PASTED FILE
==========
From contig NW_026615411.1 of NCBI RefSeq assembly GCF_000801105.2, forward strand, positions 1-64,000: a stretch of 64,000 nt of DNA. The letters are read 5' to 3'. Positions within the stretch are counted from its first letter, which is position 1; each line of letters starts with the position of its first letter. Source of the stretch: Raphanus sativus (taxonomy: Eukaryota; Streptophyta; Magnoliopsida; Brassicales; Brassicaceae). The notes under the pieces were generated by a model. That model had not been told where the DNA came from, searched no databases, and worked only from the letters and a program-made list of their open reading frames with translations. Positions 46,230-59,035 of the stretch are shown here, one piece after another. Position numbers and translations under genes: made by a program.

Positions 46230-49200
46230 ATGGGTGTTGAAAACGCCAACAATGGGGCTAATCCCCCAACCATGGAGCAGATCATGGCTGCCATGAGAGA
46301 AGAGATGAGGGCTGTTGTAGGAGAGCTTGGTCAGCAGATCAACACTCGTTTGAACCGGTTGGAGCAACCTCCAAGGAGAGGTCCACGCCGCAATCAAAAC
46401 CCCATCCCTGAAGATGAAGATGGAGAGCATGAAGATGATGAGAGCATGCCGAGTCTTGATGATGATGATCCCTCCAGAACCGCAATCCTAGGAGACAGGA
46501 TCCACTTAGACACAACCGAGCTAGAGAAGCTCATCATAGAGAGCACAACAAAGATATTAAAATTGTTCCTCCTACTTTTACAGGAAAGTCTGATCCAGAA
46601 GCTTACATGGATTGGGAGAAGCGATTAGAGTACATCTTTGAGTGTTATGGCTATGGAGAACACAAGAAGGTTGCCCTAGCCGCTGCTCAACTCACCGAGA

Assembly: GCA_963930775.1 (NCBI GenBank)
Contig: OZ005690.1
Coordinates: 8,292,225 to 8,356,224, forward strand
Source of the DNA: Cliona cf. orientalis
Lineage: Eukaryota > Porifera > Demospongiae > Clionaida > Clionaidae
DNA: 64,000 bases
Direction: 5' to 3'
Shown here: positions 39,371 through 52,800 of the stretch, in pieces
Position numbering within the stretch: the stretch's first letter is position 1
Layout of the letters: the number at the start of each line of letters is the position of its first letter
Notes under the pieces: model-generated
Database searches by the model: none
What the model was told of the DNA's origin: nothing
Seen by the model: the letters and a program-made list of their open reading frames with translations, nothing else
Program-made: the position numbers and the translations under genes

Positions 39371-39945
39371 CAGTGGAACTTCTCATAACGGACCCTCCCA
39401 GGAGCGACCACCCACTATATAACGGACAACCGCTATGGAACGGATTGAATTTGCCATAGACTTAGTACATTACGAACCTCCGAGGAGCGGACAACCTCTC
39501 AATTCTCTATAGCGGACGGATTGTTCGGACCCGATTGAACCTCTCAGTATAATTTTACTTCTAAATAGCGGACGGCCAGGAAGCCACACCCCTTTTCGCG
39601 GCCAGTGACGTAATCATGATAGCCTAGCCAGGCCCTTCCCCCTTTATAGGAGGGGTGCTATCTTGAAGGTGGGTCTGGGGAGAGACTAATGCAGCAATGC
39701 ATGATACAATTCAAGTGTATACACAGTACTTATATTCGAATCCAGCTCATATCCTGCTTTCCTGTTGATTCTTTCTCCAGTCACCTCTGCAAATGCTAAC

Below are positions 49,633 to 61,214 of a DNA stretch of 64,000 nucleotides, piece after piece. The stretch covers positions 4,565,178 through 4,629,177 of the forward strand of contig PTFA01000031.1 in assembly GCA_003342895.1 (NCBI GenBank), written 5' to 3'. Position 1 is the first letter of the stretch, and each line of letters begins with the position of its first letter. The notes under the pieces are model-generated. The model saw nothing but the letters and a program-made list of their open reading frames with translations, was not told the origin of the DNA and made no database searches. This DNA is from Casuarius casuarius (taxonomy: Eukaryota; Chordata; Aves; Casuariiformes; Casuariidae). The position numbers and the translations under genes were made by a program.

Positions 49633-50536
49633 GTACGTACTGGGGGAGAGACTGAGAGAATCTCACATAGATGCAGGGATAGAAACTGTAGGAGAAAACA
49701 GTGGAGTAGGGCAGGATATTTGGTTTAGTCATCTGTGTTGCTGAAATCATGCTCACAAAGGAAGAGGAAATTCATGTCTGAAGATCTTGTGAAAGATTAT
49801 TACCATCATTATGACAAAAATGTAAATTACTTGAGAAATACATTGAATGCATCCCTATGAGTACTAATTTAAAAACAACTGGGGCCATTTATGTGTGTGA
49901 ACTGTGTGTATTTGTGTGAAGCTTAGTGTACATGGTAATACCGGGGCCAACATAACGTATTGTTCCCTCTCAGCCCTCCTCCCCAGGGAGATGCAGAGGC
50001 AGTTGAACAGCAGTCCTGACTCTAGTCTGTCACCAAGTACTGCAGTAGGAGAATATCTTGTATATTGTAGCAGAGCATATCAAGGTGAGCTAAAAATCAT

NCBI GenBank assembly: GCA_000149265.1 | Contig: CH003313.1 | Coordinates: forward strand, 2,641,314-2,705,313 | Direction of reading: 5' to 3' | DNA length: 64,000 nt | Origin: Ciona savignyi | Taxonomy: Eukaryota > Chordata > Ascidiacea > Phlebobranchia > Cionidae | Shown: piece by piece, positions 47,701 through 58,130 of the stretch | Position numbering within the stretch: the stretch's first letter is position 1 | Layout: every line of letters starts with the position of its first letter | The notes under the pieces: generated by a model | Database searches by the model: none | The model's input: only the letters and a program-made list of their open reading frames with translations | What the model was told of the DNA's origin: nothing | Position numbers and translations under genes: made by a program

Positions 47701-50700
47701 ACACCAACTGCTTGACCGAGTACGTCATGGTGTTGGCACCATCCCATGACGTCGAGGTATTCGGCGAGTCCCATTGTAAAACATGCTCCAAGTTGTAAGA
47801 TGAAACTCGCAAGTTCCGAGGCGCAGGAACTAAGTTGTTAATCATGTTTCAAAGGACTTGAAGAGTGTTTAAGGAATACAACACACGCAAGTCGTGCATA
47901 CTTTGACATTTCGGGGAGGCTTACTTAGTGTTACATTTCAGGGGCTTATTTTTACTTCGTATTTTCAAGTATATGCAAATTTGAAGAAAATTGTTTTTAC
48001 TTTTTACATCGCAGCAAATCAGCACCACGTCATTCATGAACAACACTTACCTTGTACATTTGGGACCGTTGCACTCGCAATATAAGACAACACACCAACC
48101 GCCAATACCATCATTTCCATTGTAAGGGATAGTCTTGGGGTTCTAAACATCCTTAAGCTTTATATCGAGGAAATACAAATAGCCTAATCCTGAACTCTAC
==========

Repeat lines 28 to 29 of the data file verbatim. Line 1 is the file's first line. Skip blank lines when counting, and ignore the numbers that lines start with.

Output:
39701 ATGATACAATTCAAGTGTATACACAGTACTTATATTCGAATCCAGCTCATATCCTGCTTTCCTGTTGATTCTTTCTCCAGTCACCTCTGCAAATGCTAAC

Below are positions 49,633 to 61,214 of a DNA stretch of 64,000 nucleotides, piece after piece. The stretch covers positions 4,565,178 through 4,629,177 of the forward strand of contig PTFA01000031.1 in assembly GCA_003342895.1 (NCBI GenBank), written 5' to 3'. Position 1 is the first letter of the stretch, and each line of letters begins with the position of its first letter. The notes under the pieces are model-generated. The model saw nothing but the letters and a program-made list of their open reading frames with translations, was not told the origin of the DNA and made no database searches. This DNA is from Casuarius casuarius (taxonomy: Eukaryota; Chordata; Aves; Casuariiformes; Casuariidae). The position numbers and the translations under genes were made by a program.